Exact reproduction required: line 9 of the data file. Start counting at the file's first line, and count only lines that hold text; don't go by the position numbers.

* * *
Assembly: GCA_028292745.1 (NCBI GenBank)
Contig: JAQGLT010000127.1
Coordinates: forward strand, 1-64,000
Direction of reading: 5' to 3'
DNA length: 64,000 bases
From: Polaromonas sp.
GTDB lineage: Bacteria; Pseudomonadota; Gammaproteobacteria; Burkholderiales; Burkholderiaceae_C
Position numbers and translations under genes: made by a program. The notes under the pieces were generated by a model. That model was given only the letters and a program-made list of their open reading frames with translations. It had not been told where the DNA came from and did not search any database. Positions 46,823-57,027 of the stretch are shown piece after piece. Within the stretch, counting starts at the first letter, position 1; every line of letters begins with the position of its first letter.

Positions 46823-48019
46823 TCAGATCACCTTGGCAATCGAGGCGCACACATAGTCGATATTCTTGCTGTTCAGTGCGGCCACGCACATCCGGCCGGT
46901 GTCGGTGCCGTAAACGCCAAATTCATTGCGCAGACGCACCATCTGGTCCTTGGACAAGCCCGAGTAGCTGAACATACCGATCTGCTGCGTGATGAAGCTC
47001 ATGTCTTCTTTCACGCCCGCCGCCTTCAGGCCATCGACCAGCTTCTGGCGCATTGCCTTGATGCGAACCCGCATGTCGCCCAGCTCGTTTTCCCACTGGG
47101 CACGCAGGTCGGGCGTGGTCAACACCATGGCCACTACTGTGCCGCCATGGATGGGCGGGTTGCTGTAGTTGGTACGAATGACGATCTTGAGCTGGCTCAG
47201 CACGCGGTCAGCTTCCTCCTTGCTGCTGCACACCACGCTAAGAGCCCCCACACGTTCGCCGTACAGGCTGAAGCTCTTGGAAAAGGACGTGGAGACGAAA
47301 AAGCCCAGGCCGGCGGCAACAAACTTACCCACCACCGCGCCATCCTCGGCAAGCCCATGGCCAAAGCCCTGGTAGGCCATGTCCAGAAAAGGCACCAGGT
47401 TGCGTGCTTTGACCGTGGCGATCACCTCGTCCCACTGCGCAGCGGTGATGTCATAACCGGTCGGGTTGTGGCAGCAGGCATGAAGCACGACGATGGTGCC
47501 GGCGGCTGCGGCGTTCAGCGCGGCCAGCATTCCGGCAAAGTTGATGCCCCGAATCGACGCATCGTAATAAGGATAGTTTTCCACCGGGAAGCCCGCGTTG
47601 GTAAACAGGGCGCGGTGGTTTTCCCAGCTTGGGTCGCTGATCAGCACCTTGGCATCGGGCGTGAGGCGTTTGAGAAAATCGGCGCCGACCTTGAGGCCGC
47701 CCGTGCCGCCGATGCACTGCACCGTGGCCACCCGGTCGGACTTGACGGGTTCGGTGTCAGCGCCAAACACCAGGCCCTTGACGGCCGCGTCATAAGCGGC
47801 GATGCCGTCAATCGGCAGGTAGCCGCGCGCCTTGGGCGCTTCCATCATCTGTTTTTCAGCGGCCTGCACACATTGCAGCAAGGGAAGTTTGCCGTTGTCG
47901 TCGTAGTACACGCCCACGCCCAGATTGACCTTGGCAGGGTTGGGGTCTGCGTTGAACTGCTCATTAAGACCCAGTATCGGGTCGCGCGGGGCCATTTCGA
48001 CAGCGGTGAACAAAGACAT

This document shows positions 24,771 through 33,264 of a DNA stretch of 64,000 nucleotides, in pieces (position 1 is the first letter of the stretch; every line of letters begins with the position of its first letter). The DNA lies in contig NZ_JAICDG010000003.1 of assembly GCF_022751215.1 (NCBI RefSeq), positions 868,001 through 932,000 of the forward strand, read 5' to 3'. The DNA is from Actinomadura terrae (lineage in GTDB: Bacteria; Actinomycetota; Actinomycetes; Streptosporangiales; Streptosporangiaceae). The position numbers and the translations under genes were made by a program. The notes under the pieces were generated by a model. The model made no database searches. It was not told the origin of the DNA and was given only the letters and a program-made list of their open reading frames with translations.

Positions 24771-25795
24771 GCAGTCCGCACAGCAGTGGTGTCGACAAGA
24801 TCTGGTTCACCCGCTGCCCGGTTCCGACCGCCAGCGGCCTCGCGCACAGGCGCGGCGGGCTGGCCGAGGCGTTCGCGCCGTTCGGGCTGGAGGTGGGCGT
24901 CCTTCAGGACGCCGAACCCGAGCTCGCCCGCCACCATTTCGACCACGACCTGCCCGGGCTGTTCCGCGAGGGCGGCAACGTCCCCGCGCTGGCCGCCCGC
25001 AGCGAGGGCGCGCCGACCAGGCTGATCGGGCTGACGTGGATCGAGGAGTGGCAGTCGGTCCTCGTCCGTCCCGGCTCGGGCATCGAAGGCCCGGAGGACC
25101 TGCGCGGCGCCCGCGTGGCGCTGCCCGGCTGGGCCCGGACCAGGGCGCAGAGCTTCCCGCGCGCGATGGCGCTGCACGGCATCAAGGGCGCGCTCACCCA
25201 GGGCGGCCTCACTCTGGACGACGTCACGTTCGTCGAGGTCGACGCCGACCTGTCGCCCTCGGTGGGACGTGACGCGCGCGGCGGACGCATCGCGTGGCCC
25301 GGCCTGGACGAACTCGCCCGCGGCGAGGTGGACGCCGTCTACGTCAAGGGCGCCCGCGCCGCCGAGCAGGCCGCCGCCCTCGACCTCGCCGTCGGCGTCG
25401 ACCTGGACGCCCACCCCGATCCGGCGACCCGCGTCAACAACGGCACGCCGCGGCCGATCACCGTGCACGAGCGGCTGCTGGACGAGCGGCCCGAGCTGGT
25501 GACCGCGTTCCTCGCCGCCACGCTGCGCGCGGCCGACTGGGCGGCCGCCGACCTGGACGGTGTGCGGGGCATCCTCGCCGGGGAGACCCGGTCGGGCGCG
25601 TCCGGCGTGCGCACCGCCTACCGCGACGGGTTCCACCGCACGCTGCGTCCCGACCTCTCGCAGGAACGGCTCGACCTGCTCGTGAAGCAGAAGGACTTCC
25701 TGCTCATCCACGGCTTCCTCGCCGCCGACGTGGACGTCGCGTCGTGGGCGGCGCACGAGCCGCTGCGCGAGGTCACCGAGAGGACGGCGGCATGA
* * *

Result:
Positions 46823-48019